“Activism in the Digital Age,” the first in a series of three seminars exploring how social media is influencing the current political climate in the United States, will be held Tuesday, Sept. 25, at 6 p.m. in the Joyce Hergenhan…
Understanding Non-Disclosure Agreements
Non-disclosure agreements have been in the news recently with the ongoing stories about Harvey Weinstein and allegations of harassment and sexual assault. Some accusers have come forward, breaking non-disclosure agreements (NDA) that they had with him or his company. Syracuse University College of Law Professor Greg Germain, who teaches about non-disclosure agreements, explains what non-disclosures are.
“Non-disclosure agreements are designed to be difficult and expensive to get out of. Courts may not enforce the liquidated damages clauses if they constitute a penalty rather than reasonable attempt at compensation for breach. Maybe in certain circumstances, a court would determine that the agreement was unconscionable and refuse to enforce it. At a minimum the court would, I think, require the breaching party to pay restitution for the payment that was received in return for the promise. So there is a heavy cost in cases of breach of contract,” says Germain.
“One way around them is for the party to be compelled to testify under oath in a criminal or civil case. A private confidentiality agreement does not prevent being compelled by law to give testimony as part of a legal proceeding. In a criminal case or before a grand jury, the government can compel the testimony through the use of a subpoena. In a civil case, a person with relevant knowledge can be forced to testify by subpoena. A private NDA is not a defense to giving testimony compelled by law. I suspect most NDAs say that the party will not disclose absent legal compulsion. But without a legal obligation to disclose, the party would be violating the agreement by talking,” says Germain.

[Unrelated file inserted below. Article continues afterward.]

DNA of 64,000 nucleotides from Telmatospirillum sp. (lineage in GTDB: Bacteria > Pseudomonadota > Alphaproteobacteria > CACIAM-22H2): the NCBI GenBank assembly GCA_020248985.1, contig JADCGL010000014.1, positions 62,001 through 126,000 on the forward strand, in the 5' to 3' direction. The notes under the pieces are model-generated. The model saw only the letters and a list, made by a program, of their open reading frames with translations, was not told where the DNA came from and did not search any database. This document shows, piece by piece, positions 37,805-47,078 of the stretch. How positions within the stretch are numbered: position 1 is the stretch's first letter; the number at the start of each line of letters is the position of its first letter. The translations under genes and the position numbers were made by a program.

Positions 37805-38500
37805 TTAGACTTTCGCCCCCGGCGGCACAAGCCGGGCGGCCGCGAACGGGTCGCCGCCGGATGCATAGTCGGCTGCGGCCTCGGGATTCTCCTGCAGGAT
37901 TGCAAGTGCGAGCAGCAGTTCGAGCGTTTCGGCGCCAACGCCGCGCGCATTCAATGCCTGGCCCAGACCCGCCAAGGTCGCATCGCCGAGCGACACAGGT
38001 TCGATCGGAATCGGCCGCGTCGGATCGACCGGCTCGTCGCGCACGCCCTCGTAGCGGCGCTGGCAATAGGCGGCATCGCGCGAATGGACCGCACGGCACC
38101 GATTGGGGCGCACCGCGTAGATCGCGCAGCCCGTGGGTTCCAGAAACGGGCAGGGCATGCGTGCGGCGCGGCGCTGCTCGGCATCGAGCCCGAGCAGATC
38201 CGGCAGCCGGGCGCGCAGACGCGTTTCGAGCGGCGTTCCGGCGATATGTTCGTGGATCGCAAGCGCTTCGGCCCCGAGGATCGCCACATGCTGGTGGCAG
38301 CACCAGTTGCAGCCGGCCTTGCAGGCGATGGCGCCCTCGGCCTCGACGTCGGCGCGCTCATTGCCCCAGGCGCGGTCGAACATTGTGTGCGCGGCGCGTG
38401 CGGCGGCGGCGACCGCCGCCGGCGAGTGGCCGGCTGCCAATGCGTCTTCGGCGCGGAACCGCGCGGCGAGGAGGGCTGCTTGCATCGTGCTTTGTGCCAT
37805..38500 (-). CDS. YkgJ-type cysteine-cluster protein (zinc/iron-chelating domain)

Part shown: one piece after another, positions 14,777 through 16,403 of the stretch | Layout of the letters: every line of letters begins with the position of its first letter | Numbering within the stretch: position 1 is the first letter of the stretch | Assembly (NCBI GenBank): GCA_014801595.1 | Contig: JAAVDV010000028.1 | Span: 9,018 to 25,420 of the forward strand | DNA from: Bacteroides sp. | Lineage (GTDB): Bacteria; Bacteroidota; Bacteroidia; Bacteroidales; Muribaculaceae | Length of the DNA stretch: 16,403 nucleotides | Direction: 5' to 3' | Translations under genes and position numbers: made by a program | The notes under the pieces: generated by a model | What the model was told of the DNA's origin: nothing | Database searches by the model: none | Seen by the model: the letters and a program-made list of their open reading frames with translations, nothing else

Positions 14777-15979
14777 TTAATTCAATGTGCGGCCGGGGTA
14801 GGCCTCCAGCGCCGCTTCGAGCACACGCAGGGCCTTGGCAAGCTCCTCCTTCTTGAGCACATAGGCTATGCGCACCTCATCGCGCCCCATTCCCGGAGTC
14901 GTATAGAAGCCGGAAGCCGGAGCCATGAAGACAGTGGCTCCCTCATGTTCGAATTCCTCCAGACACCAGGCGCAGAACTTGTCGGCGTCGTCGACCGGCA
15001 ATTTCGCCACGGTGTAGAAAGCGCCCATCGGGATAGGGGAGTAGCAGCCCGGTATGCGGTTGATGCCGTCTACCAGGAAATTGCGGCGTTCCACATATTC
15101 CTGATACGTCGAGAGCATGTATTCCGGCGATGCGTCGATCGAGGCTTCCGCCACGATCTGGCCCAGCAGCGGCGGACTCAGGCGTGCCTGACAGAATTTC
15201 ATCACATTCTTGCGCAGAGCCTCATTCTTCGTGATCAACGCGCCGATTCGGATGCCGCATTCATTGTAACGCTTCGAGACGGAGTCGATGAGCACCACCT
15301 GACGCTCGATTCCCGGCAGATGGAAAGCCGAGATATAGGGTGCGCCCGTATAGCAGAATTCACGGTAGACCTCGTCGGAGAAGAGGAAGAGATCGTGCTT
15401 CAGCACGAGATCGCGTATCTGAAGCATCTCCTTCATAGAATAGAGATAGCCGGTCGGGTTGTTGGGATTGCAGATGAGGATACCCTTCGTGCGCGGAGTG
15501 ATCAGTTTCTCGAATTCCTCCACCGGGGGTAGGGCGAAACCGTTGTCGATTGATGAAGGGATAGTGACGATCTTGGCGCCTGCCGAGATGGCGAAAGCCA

“The other thing that people do is breach their promise in ways that are not likely to be discovered. Leaks or agreements with the press with a promise of confidentiality are common and may be difficult for the beneficiary of the NDA to track down and prove, but the party who agreed to the NDA is at risk of being held in breach,” says Germain.
Prof. Snyder is available to speak to speak to media via phone, email, Skype, or LTN studio. Please contact Ellen James Mbuqe, director of news and PR at Syracuse University, at firstname.lastname@example.org or 315.443.1897 or Keith Kobland, media manager at Syracuse University, at email@example.com or 315.443.9038.